Broadcom, based in Singapore, has pledged to move its headquarters to the US, which it believes would remove CFIUS jurisdiction.
Mir noted that Chinese companies such as Huawei, which is also the No. 3 smartphone maker, have increased their engagement in 5G's development and that Huawei owns about 10 percent of 5G essential patents. The committee said this could then lead to lower investment in R&D due to pressure to focus on profitability in the short-term.
Broadcom also took a swipe at Qualcomm's licensing business, which is a subject of dispute between the companies.
"This is a very serious matter for both Qualcomm and Broadcom", the San Diego company said in a statement.
Broadcom said Wednesday, however, that it would maintain research and development resources at Qualcomm and would focus spending on critical US technologies.
The letter was only made public by Qualcomm on Tuesday 6 March and is a rarity as the CFIUS rarely weighs in on deals it is examining. But it now appears willing to continue to pursue its bid for Qualcomm through the CFIUS review, said Bernstein Research Analyst Stacy Rasgon in a research note. While much of the CFIUS' national security concerns were not detailed in the letter due to their classified nature, the board did mention worries around Broadcom's "relationships with third party foreign entities and the national security effects of Broadcom's business intentions with respect to Qualcomm".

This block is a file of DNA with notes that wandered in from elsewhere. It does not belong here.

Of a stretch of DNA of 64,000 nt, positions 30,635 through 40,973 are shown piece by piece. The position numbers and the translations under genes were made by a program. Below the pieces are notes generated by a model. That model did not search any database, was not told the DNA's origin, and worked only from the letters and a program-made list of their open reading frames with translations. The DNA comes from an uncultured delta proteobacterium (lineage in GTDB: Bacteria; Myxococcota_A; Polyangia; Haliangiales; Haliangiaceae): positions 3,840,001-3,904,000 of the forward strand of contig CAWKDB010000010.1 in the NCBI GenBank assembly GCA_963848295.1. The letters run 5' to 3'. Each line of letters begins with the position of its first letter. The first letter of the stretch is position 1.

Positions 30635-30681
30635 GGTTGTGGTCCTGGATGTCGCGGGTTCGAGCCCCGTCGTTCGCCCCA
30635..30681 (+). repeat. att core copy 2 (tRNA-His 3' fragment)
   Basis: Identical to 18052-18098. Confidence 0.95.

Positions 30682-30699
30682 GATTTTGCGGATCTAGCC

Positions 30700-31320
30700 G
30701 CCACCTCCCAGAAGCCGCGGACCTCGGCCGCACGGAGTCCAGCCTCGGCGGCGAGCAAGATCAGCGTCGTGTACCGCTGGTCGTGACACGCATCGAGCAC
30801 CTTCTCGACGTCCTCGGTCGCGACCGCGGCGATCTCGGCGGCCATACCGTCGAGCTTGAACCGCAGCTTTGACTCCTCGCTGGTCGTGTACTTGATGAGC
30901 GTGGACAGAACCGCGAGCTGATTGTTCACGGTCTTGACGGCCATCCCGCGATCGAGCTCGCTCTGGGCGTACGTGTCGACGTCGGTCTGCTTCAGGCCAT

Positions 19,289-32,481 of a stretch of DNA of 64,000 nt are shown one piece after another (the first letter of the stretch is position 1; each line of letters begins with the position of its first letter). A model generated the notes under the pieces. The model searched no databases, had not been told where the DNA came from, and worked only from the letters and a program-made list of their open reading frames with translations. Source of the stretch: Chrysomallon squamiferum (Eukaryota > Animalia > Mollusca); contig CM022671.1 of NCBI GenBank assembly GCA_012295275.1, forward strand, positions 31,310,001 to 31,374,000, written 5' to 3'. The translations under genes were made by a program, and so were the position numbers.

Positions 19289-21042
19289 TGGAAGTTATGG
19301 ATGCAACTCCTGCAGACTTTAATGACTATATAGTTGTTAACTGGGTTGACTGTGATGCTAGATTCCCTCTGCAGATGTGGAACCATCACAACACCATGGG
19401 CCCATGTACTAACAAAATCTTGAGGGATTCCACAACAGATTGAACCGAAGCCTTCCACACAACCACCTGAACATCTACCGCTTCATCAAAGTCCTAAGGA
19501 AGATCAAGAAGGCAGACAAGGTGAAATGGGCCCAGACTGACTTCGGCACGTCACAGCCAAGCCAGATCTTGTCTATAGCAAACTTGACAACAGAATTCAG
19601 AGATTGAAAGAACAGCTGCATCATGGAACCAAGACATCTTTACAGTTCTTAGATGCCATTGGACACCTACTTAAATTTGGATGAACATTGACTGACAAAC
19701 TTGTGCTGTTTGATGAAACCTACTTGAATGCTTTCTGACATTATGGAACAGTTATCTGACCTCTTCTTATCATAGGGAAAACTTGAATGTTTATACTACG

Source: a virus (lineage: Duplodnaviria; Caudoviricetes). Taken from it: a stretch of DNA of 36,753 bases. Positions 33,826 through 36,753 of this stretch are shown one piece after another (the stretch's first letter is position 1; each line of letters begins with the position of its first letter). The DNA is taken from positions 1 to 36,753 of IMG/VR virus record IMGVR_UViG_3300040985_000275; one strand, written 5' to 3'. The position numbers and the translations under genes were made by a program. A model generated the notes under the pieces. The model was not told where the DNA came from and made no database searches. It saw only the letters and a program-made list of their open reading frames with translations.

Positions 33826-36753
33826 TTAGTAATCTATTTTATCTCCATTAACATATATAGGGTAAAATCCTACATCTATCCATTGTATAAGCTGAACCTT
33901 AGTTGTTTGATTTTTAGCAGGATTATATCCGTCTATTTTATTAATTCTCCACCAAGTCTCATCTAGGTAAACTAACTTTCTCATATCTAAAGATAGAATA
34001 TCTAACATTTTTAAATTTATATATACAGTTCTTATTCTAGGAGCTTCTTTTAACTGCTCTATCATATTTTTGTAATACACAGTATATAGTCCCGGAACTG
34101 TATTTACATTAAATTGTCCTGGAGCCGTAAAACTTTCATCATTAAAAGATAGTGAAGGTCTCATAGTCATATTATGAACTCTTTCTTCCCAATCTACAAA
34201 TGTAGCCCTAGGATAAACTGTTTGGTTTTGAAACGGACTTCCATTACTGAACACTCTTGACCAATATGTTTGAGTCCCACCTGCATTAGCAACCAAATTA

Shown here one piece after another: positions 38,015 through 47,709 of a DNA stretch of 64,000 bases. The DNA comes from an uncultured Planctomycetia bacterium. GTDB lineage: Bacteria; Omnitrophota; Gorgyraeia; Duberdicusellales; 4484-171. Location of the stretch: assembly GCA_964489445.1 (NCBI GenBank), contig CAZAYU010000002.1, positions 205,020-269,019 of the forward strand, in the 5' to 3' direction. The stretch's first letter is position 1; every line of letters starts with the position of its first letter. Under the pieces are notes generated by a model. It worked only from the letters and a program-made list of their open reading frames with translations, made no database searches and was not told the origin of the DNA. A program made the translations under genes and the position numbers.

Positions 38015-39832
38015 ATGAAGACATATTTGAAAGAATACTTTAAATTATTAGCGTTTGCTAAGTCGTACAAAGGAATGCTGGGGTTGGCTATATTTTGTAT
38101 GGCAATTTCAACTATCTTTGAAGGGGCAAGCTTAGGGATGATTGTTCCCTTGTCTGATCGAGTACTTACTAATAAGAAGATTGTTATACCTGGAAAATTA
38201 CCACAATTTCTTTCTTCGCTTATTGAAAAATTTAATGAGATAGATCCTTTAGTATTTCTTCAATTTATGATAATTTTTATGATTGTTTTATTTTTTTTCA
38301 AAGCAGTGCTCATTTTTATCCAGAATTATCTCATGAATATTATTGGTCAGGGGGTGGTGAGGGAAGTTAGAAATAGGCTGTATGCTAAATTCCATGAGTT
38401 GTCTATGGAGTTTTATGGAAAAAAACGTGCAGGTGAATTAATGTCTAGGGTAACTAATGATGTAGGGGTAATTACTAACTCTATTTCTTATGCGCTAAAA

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Qualcomm also is a product supplier to the US government and is working with it on cybersecurity for the next generation of wireless, 5G and the Internet of Things, according to the letter.
In a statement Wednesday, Broadcom said, "with its proven track record of investing in and growing core franchises, Broadcom is committed to making the USA the global leader in 5G".
On Wednesday, Broadcom tried to assure regulators that it is emphasizing investments in research and development. "Limitation or cessation of supply of Qualcomm products or services to the United States government could have a detrimental impact on national security".
While the intervention could scupper the deal, Broadcom is apparently still "optimistic" the CFIUS will approve any final deal, according to CNBC's sources, and the Singapore-based firm said in a statement that it is "fully cooperating" with the review.
Qualcomm's shares slipped 41 cents to $64.33, while Broadcom's were down $1.46 at $249.41.